When I was in high school I had to do a science report on the fatty-acid constituents of various common types of fat in the human diet, and compare that to the fatty-acid constituents of human fat, and I was stunned by how bovine fat is the *least* similar to human fat of any we eat.

Weirdly enough, the fat most similar to human fat was *corn oil* (go figure), which means, if you rendered down human fat until it was pure, a chemist would have a hard time telling it apart from corn oil.

Which mean... someone needs to invent a soft cheese based upon skim-milk and corn-oil.

The trick will be to find the right species of mold, and what the right incubation conditions and preparation process needs to be, which means some basic kitchen-lab R&D.
Last edited by Omicron; Jan 13th, 2011 at 04:49 PM..
 
Cannuck
#24
YouTube - Life of Brian - Blessed are the cheesemakers
 
TenPenny
#25
Quote: Originally Posted by Omicron View Post

Yup. Not in terms of catching it, but in terms of triggering the disease to express itself and do damage, and actually it's not exactly just beef fat, because any heavily saturated fat can trigger an attack (which means the idea of making an MS-safe cheese from skim-milk and bacon fat was *not* a good idea, although I still think it's an interesting idea just for the sake of inventing a new kind of cheese... and by the way, before the cattleman's associations get in a fit, "bovine" includes things like buffalo)...

... It's just that there's something especially obnoxious to the physiology of people with MS about bovine fats, and I think I sort of know why.


Anybody have any decent evidence for any of that?
 
Omicron
#26
Quote: Originally Posted by TenPenny View Post

Anybody have any decent evidence for any of that?

Yeah...start by talking to someone with MS and ask them how they feel the next few days after chowing down on big meals heavy on the saturated fats... especially of the bovine kind.

Then ask them how often those states of discomfort lead to painful attacks, and then ask them how often those attacks lead to paralysis which they may or may not recover from with the same likelihood as recovering from an attack of polio.

It's more immediate and direct a correlation than is had for correlating smoking to cancer...
 
TenPenny
#27
Quote: Originally Posted by Omicron View Post

Yeah...start by talking to someone with MS and ask them how they feel the next few days after chowing down on big meals heavy on the saturated fats... especially of the bovine kind.

Then ask them how often those states of discomfort lead to painful attacks, and then ask them how often those attacks lead to paralysis which they may or may not recover from with the same likelihood as recovering from an attack of polio.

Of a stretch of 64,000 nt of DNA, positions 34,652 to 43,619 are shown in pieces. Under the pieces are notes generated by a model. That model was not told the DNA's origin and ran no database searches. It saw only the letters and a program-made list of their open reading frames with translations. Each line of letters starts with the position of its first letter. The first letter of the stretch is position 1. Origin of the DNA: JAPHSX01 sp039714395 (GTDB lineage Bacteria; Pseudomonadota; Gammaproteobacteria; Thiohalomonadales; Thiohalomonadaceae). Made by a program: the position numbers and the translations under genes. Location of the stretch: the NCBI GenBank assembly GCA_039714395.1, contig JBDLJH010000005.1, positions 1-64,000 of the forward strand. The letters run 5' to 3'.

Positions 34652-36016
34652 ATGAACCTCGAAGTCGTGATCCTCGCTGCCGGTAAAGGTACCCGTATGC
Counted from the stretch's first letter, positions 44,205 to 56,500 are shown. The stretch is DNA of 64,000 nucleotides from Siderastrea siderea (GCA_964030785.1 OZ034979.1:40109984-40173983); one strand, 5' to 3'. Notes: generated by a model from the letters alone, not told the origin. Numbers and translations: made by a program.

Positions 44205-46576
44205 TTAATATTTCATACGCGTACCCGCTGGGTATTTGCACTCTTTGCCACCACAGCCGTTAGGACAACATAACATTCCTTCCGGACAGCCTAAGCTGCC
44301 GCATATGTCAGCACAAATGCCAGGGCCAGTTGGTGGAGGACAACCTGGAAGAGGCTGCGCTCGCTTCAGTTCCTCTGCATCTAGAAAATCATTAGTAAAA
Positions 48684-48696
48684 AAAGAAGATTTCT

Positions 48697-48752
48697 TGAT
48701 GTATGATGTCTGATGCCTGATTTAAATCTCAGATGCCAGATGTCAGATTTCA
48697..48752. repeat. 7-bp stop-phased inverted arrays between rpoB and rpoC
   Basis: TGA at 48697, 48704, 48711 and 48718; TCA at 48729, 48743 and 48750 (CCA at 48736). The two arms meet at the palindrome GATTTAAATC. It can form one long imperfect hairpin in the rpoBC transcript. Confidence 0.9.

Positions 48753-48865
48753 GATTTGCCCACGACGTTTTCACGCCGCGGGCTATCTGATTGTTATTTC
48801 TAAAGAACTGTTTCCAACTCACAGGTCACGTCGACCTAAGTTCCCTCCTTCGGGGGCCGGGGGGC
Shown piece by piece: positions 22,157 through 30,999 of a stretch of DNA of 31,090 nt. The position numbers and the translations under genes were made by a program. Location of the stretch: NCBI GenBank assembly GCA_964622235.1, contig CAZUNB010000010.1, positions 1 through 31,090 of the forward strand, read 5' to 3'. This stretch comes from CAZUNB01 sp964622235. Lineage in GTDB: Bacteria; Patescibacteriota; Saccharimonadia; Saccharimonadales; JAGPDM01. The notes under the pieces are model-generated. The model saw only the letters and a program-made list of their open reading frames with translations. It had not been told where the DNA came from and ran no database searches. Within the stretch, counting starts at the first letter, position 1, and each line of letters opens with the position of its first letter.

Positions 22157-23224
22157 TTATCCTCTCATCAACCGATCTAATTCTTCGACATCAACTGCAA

It's more immediate and direct a correlation than is had for correlating smoking to cancer...

If you say so.
 
Omicron
#28
Quote: Originally Posted by TenPenny View Post

If you say so.

Evidently you don't know anyone with MS. I know two, and trust me pal, I'm not making this up.

They have their doctor's dietary regime well in hand, but sure enough, they've been feeling okay for awhile so they'll jump off the wagon and chow down on a double-burger or a big slice of double-cheese pizza, and then for the next three days they're tired and in pain, with everyone worried that it might go into a full-blown attack leaving paralysis. They're still level one, but too many attacks and it will proceed to level two where they're drooling in a wheelchair.

So why do they do it knowing full well what the consequences could be?

I don't know. Why do schizophrenics stop taking their medication as soon as it's finally had the effect of making them normal? Why would smokers keep smoking even if the government changed the packaging regulations to say that every pack had to be solid black printed with a white skull and cross-bone and plain text saying "This will kill you"?

To give humans a list of foods they should not eat with a threat that if they don't stick to it they'll die, and that they must eat for the rest of their lives a bland diet with no tasty alternatives, is as pointless as a toady PM telling his constituents that he's going to spend their tax dollars building gulags of new prisons into which he's going to shove them all if they don't sit down and shut up and deal with living at a ground-down standard of living from unregulated globalization.

The solution is to present an alternative, and so if it is within the grasp of human science to make a tasty and nutritious alternative that's palatable to people with MS and will not trigger attacks, why not... especially if it's creating jobs (at least until the gray-scaled gargoyles and their gel-haired Armani-suited MBA minions of Wall Street pull one of their Goldman's Suck kind'a cons to do a takeover and gut management with decision-probability software and downsize labor with robotic automation and debase the product to the lowest possible true value with the poorest and cheapest ingredients, all in order to maximize shareholder value for their masters golfing at the triple-six club every day while all others do everything menial for the lowest possible working-poor wage... but that's another story...)